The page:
Business + Industry, United States, North America, Facilities
Safe Passage for Salmon
The Puget Sound Energy Adult Fish Trap
Salmon make amazing journeys. Adults can swim hundreds of miles and climb thousands of feet in elevation—struggling against currents and the odds—to return to their natal stream for spawning. It is an instinctual trip with little to stop them, except the insurmountable natural barriers, walls of concrete and hydroelectric facilities that dam their path. To give salmon runs in the North Cascades’ Baker River basin in Washington, USA, a boost, Puget Sound Energy (PSE) modernized its Lower Baker River adult fish trap (AFT) with new technology and equipment.
CDM Smith teamed with PSE in April 2008 to construct upgrades to the trap-and-haul facility located downstream from the Lower Baker River hydroelectric plant. Built in 1958, the facility captures and transports migrating adult salmon in “fish taxis” upstream around two Baker River dams—too tall for conventional fish ladders—to their spawning grounds. The $18 million renovation not only complies with 50-year relicensing conditions mandated by the Federal Energy Regulatory Commission, but is part of a collaborative, long-range effort by PSE, government resource agencies and local Native American tribes to enhance the watershed fish populations.
Upgrades include an improved attraction water system, which pipes water from above the AFT to below it, to better simulate a flowing stream that encourages fish to swim into the entrance and holding pools. An enhanced crowding system gently moves salmon into a fish lock (or elevator) that lifts them 60 feet to a newly enclosed sorting facility. Here, a programmable logic control (PLC) system helps operators identify, sort, count, record and route species into different pools for sampling and classification, where an electronic data management system records biological information. Salmon are then loaded into water-filled trucks to continue their upstream journey. “This one-of-a-kind facility builds on PSE’s commitment to the environment,” emphasizes Scott Williams, PSE project manager. “We can move many more fish upstream with less manpower and, most importantly, with less stress to the fish.”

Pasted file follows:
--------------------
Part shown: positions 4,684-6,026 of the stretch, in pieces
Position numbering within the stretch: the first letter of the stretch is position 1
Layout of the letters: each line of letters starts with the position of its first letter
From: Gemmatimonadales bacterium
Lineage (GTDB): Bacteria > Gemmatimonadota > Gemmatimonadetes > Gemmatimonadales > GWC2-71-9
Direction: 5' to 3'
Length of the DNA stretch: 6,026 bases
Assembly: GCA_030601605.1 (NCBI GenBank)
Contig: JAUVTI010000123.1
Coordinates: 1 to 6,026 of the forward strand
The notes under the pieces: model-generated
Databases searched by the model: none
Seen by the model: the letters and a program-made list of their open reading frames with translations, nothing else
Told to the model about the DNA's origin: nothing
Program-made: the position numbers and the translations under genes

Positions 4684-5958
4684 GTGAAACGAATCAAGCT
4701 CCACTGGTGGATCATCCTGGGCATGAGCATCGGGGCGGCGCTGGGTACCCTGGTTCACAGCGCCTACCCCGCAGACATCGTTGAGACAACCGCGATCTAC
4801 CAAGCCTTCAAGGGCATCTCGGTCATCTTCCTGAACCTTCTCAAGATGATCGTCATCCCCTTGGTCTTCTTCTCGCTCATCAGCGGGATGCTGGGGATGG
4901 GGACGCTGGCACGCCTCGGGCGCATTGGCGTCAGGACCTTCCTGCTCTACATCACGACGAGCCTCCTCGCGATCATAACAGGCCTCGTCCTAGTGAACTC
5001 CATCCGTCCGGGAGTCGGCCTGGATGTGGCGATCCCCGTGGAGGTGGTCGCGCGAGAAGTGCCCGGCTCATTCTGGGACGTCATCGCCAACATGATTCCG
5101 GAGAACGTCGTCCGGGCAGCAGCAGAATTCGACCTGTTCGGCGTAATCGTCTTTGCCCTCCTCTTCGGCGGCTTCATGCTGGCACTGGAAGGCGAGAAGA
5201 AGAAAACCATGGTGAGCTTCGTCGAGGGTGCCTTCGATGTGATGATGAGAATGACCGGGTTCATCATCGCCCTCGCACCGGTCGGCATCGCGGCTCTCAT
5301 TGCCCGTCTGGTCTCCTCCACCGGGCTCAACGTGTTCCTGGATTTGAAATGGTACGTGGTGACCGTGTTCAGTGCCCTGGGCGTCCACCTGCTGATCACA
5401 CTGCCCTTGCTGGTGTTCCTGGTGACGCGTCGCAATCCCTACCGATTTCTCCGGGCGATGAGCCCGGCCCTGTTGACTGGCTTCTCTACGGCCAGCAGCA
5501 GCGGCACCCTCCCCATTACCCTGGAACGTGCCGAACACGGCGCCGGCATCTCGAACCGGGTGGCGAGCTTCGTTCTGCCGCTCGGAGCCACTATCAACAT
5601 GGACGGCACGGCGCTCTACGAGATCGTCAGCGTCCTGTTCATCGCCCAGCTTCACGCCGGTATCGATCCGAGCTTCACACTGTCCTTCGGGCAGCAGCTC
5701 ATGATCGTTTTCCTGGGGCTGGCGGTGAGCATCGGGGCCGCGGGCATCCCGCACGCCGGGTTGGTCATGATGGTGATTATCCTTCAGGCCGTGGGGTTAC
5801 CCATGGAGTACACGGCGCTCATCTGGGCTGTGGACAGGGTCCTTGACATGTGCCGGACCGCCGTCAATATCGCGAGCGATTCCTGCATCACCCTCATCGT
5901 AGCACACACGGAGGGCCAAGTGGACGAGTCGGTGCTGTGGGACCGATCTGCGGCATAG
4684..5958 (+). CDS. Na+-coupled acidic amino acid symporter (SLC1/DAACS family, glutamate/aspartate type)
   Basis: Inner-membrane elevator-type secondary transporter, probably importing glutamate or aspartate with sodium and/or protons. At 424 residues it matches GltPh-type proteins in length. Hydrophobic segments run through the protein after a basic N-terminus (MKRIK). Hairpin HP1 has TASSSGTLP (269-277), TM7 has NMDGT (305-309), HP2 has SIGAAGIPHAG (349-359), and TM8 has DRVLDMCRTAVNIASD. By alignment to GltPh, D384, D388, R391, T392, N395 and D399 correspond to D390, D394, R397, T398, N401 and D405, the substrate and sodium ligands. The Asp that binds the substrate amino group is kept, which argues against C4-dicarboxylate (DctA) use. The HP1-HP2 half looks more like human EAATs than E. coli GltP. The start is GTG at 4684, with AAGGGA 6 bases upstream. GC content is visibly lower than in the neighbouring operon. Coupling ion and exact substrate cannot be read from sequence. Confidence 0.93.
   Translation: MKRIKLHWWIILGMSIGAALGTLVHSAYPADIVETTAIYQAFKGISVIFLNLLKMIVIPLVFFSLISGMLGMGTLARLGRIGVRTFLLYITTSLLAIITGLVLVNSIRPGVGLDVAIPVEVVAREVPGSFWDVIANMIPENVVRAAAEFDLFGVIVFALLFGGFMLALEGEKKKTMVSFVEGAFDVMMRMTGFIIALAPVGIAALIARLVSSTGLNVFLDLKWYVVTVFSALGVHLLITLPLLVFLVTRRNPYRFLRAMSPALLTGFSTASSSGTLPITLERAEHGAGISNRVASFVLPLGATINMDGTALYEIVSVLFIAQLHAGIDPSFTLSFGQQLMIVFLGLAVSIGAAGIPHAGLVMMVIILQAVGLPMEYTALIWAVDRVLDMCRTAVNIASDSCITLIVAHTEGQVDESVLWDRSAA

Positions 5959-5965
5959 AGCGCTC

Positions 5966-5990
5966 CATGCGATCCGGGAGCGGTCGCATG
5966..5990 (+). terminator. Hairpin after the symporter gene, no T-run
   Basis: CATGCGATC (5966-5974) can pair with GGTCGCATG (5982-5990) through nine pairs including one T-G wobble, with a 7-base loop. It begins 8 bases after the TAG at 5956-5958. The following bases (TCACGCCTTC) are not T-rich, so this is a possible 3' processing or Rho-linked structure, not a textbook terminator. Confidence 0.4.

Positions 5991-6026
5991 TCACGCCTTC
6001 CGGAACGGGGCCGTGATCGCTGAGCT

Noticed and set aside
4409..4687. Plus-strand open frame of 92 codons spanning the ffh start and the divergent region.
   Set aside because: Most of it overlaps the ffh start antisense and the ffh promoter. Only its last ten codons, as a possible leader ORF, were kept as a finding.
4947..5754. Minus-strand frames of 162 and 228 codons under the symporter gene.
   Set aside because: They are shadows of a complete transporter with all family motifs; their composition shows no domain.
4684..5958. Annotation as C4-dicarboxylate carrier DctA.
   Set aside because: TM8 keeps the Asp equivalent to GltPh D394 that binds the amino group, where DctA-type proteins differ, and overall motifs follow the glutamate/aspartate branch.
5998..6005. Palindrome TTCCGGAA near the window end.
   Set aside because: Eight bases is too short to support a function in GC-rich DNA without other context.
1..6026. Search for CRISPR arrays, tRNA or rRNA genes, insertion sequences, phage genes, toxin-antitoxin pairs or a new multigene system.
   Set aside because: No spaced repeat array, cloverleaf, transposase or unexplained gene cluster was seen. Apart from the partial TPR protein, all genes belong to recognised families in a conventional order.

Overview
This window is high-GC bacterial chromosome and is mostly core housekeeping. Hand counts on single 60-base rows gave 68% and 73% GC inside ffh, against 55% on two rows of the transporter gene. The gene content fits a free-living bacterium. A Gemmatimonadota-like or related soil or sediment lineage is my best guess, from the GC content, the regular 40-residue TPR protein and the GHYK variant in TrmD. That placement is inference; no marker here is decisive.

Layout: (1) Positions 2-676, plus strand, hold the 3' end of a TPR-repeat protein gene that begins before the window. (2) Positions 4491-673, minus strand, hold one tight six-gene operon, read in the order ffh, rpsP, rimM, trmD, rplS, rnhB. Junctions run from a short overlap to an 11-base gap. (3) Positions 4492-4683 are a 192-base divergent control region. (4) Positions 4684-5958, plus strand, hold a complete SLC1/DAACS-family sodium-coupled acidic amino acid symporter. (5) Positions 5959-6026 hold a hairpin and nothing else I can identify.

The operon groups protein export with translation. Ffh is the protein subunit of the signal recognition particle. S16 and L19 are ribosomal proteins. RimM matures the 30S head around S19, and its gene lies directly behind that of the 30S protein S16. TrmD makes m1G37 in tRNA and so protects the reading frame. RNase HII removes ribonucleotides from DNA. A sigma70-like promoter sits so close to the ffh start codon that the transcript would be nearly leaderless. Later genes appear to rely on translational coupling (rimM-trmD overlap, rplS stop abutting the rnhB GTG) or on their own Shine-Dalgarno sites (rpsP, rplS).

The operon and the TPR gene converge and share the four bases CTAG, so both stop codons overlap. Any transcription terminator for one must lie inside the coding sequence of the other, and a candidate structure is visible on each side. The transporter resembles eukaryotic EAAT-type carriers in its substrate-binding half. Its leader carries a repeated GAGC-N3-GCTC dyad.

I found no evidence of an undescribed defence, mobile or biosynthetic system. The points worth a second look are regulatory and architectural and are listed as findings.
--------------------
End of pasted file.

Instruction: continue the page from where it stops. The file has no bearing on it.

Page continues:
Precision, Collaboration and Construction
Central to the project was more than $5 million worth of precisely fabricated components and structural steel, along with precision-poured concrete, designed not to harm the salmon. “This work necessitated high-quality manufacturing and installation,” says Matthew Schultz, CDM Smith principal project manager. “Contractors needed to not only understand how to measure and build with exactness, but possess expertise in accurate field assembly.” Work included custom metal gates and flumes, as well as a brail, fish lock and false weir system to carefully move and handle the fish. Don Clabaugh, CDM Smith principal project director, adds, “Also paramount was effectively conveying engineering specifications to biologists so they would approve components before fabrication. This streamlined installation. The biggest failure would have been to remanufacture equipment.”
The project team was responsive to challenges, providing last-minute design revisions, due to differing site conditions and adjustments. Also, inclement weather, including ice, snow and heavy rains that overtopped a cofferdam, slowed construction. Despite the setbacks, upgrades were completed 2 weeks early, in June 2010—allowing PSE to refine facility operations ahead of the fish runs. The project was also completed with a perfect safety record—CDM Smith logged more than 56,000 work hours without a lost-time injury or recordable Occupational Safety and Health Administration incident during the 14-month working period. According to Don Thompson, PSE project engineer, the project serves as “a model for the completion of complex one-off projects. This facility required considerable collaboration between the owner, design engineer and CDM Smith. We are very pleased with how we all worked together.”
A Salmon's Schedule
Scheduling was critical because “fish couldn’t be left waiting too long for the ‘doors to open’,” states Williams. “Our agreement with the agencies required that we take the existing fish trap out of service for no more than 4.5 months to demolish a portion of the old trap and construct the new one in its place.” Work was completed over two seasons to accommodate two separate fish runs, occurring between June and December. Work outside of the trap’s existing footprint occurred in 2009, allowing the trap to remain operational. In early 2010, the existing trap structures were removed and upgraded.
In-water work was also timed with releases of water for flood control, power generation, fish runs and recreation. However, some work required PSE to shut down its upstream dam operations to keep the river at a safe working level. “Outages affect revenue generation, so CDM Smith and PSE closely coordinated scheduling to reduce shut downs and quickly resume operations,” says Clabaugh. Thompson happily notes, “Excellent construction pre-planning and work execution brought the project in on schedule. The returning salmon didn’t have to wait to enter the trap.”
Following the upgrade, PSE reported a record number of fish—more than 18,000 sockeye—captured and counted at the AFT. Schultz is proud of the new facility. “It was a challenging project and schedule, but provides a major benefit to PSE and the environment.”